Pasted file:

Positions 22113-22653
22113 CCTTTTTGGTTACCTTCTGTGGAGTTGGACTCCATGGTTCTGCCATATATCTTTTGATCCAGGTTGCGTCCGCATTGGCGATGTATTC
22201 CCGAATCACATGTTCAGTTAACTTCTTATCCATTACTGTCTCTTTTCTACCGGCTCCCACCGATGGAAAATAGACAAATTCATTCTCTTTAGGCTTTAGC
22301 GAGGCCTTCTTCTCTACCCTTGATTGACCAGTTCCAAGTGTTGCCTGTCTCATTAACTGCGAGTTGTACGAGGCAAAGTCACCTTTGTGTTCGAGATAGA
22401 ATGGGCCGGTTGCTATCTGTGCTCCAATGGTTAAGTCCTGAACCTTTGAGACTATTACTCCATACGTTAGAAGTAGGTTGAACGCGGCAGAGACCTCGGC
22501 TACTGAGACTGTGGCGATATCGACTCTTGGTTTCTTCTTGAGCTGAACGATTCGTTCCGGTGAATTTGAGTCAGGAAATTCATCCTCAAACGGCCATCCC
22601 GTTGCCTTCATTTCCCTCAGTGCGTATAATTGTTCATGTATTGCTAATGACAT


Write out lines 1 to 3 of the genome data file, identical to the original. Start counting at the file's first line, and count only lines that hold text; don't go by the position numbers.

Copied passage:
Positions 22113-22653
22113 CCTTTTTGGTTACCTTCTGTGGAGTTGGACTCCATGGTTCTGCCATATATCTTTTGATCCAGGTTGCGTCCGCATTGGCGATGTATTC
22201 CCGAATCACATGTTCAGTTAACTTCTTATCCATTACTGTCTCTTTTCTACCGGCTCCCACCGATGGAAAATAGACAAATTCATTCTCTTTAGGCTTTAGC